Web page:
PRESTO, Pa. -- Pittsburgh Penguins owner-player Mario Lemieux said NHL players are all but certain to get a much worse deal in the soon-to-be-approved labor agreement than they would have gotten by accepting the owners' offer in February.
"They should have taken the deal back in February," Lemieux
said Thursday, referring to the last-gasp negotiations that took
place just before the 2004-05 season was canceled. "The cap was at
$42.5 million, that was the offer from the owners, now it looks
like it's going to be a lot less than that."
Players Association senior director Ted Saskin denied Lemieux's
inference the players would accept an inferior deal than that
proposed just before NHL commissioner Gary Bettman canceled the
season Feb. 16.
"The parties are still negotiating and so it is only prudent
for evaluation of the agreement to take place once it is
completed," Saskin said in a statement issued by the NHLPA. "To
evaluate one specific component of the agreement could lead to an
Despite sacrificing an entire season to a labor dispute -- the
first major American pro sports league to do so -- the NHL will
emerge from its lengthy layoff with a much better economic climate
for its clubs, Lemieux said.
After insisting for years it would not accept a salary cap, the
players association will do so in the new agreement, which was
still being negotiated Thursday night.
"We had to cancel the season to get the right deal," Lemieux
Lemieux, talking to reporters at his annual charity golf
tournament, also said he was contacted Wednesday by Wayne Gretzky
about attending a Team Canada camp in August -- a sign that an
Olympics break in February will be included in the new NHL labor
"I think they're getting very, very close, and it's going to be a deal that allows all the markets to be successful, allow the owners to have a fair chance to make money," Lemieux said Thursday.
Previously, NHL commissioner Gary Bettman suggested a labor deal was needed months ago for the league to shut down again for the Olympics, as it did in 1998 and 2002. But despite being the first major American pro sports league to lose an entire season to a labor dispute, the NHL apparently believes another Olympics tournament is needed to help revive interest in the sport.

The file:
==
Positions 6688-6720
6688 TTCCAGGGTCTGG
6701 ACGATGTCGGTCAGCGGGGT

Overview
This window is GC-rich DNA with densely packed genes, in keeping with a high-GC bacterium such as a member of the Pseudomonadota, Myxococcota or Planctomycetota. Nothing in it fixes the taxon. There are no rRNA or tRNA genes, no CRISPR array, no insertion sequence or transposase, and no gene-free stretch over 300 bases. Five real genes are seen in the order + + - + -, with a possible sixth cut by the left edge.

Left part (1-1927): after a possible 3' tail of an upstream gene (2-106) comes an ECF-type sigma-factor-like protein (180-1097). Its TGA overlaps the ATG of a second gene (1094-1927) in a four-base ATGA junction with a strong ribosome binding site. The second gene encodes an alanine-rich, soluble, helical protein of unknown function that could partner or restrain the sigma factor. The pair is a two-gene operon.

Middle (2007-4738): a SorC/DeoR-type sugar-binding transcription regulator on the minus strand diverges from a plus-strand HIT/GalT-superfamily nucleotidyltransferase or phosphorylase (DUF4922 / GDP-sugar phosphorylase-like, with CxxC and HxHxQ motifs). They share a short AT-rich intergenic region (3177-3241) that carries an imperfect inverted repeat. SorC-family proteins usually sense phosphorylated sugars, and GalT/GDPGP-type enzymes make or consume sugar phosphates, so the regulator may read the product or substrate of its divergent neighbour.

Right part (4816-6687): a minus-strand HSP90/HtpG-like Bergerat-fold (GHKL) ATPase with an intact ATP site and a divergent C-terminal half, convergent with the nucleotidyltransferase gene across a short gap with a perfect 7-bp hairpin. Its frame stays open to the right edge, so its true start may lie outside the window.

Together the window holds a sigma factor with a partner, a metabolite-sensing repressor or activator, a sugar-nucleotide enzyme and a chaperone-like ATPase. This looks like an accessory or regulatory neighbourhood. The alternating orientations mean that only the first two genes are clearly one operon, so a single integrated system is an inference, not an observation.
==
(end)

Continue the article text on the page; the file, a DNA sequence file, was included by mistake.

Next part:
Hockey's TV ratings during the 2002 Salt Lake City Olympics were its highest in the United States since the 1980 U.S. Olympic Miracle on Ice team and were many times greater than Stanley Cup playoff games draw.
"I never thought, in 2002, I would play in this one, but time moved pretty quickly and we're there already," Lemieux said. "It was a great experience to play in the Olympics, a totally different game and a different pace, and I really enjoyed it."
Lemieux, playing despite a serious hip injury that allowed him to play only one more NHL game that season, was the captain of the 2002 Canadian team that beat the United States in the gold medal game. Gretzky served as Canada's executive director, a post he will retain in these Olympics.
"If there is a CBA in the next few weeks, they're trying to get a camp together sometime in August, so he [Gretzky] was just asking me if I would be interested," said Lemieux, who will be 40 in October.
Lemieux, decidedly downbeat at this time a year ago as the NHL lockout neared and the Penguins remained without a new arena deal, was clearly more optimistic about the league's and his team's future Thursday.
Though he is selling the Penguins to William "Boots" Del Biaggio, a San Jose, Calif., businessman, Lemieux will remain as the Penguins' chief executive officer and retain a 5 percent stake in the franchise. He is also optimistic new legislation permitting slot machines in Pennsylvania will generate revenue that can be used for a new Pittsburgh arena.
Lemieux also expects the Penguins, the NHL's worst team during the 2003-04 season, to be markedly improved under the NHL's new economic system. The Penguins are all but certain to have more salary cap room than any other team -- they have only about $10 million committed in 2005-06 salaries -- and Lemieux expects them to add several upper-tier free agents once the deal is completed.
"With the gap [in NHL payrolls] not being what it was before, we'll have a better chance to compete every year," he said. "With the new owners coming in, spending more money on payroll and finding the right free agents, I think we're well positioned. ... We're going to change the face of this team."